Introducing a 1998 reissue of The Manual (How to Have a Number One the Easy Way), a canny primer by Bill Drummond and fellow KLF superhero Jimmy Cauty, the rock scholar Jon Savage asserts that ‘the biggest contradiction in late-period pop may well lie between calculation and intuition, between knowledge and the deepest innocence.’ Savage is interested to discover what happens when you ‘know stuff which you can’t unlearn’. Drummond’s career as a writer has been a process of unlearning, writing himself out of the story while remaining the figure in the foreground. He begins with what he did and he tries to find some way of reworking an apparently fixed history. He refuses in the end to accept that what is known is all there is to be known.
Drummond and Mark Manning don’t want their books to be read simply because of who they were and the stunts they pulled – but these are the things they themselves focus on. They find themselves issuing forth, like Auden and MacNeice, to do the travel-through-icy-wastes book: the voyage to the North Pole with an icon of Elvis Presley which is described in Bad Wisdom (1996). That trip, trashing the conventions of the genre, is more Hunter S. Thompson than Paul Theroux.
Manning’s Crucify Me Again is a hysterical deconstruction of his days as a star and self-proclaimed ‘sex god’; he let rips with the mania that Drummond is so careful to control. Manning is very good, in a methadone and wormwood way, at subverting the Loachian heroics of life on a Leeds council estate. The tour bus is genuinely apocalyptic: setting fire to sheep, rampant misogyny, psychotic roadies, and the traditional props – drugs, drink, Danish porn, iron-jawed groupies. But all the time, through the bad nights, lost wives, tattoos, delusions, nightmares, the virus is devouring him: he has to become a writer. Which means, obviously, checking into the Zone: ‘I’ve ended up in this secretive borough of Clerkenwell, that only reveals itself little by little over the years, with the poetry of its secret names, its silent courtyards, churches and hidden paths.’ Zodiac Mindwarp, tracking the buried Fleet River, dossing down near Smithfield Market, finds himself following in the footsteps of John Betjeman and his Cloth Fair blue plaque.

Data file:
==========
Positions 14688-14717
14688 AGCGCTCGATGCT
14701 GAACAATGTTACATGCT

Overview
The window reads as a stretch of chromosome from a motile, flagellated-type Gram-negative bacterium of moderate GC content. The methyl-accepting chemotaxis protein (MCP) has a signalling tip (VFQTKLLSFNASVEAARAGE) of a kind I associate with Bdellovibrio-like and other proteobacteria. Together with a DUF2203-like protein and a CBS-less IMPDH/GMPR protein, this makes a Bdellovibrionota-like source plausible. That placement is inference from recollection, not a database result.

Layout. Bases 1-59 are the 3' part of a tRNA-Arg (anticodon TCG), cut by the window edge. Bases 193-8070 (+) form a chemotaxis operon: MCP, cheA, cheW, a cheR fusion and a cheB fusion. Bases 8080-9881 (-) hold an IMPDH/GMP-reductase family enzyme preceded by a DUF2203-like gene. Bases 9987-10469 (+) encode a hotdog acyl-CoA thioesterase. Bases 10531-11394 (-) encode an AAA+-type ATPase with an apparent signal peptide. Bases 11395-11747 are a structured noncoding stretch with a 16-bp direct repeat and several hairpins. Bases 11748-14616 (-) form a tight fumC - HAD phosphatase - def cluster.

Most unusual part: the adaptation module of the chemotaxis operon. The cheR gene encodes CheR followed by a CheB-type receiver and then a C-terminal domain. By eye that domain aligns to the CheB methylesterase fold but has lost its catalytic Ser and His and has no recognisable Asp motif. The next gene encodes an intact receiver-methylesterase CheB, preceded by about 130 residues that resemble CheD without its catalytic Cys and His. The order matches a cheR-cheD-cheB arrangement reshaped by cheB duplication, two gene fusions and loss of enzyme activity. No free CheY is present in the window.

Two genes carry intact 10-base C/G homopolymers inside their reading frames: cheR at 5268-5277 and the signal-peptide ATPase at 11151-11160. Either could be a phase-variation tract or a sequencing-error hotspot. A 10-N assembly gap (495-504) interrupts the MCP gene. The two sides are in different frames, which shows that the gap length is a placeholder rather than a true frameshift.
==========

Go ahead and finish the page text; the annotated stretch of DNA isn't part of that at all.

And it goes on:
It’s impossible to get away. Legions of the infamously famous, settling on a pleasantly obscure corner of London in which to ferment quiet subversion, find themselves part of the franchise: the freedom offered by business to art, the Faustian pact. Drummond and Manning, opposing the vacuousness of Britart, Britlit and Kool Ken Kultur, are seen as exploitable generators of content. They’re trapped in the hive, chained to their word-processors: that’s the deal. ‘Shock us.’ Deliver your word count. The paintedout lyrics on the wooden fence at the corner of Great Eastern Street and Ravey Street are just a competing element in the perpetual exhibition that is Shoreditch. Drummond’s cancelled text may not be labelled yet, but the rest of the art stuff is – on a free map available from the Town Hall, assorted cafés, wine bars and bookshops. ‘Hamish Skeggs will be exhibiting his most psychotically induced work to date.’ Let the city drive you crazy, then float that madness as a commodity. Mark Manning launches his book with a reading at the New Foundry (once a bank). ‘Pints, Poets & Piss-Artists. All Sexes Welcome,’ says the notice in the window. The reading is sponsored by Absinth (absinthe.com). Classic heritage marketing, hit that boho-gutter millennial lifestyle.
There’s a potted plant on the pavement outside the Foundry and through the window the dim interior glows with fluorescent artworks, spelling out words like ‘FIRE’. The rumour is that these are pieces by Bill Drummond. And there’s not much doubt who is responsible for the manifesto placed in the window of the bar: pb POSTER 28. The classic Penkiln Burn typography and the tell-tale phraseology (‘We don’t care if you are totally shite, derivative or an undiscovered genius’) is as good as an announcement of authorship. The message of the poster is delivered with Drummond’s characteristically messianic brand of altruism with a sting in its tail. No sponsored artists need apply, no work that has already been peddled elsewhere is required. Otherwise, pretty much anybody who can crawl to the door is welcome. Sink or swim. ‘We are not interested in taking any sort of cut.’ All the artists have to do is donate one item to the Foundry’s collection, the collective memory bank.
It’s a loud bar for afternoons, not a place in which to talk. Shoreditch pubs, now that they have been noticed, are being sanitised. Rough and ready strippers will have to be properly licensed, and probably put out of business. The major operations – business suits, clean shoes, mobiles bulging – will thrive. Some of the dancers are already forming a collective to tell their stories: they want to rebrand as writers, put out an anthology. On their leather loungers, off-duty traders are necking bubbly. Alongside the Foundry, on a disregarded traffic island, is a Victorian artwork erected by the Shoreditch Vestry, the forerunner of the Town Hall. The lettering around the base of the plinth is weatherworn and illegible, but the artwork survives. A column of pink Scottish granite giving the finger to a dreary sky.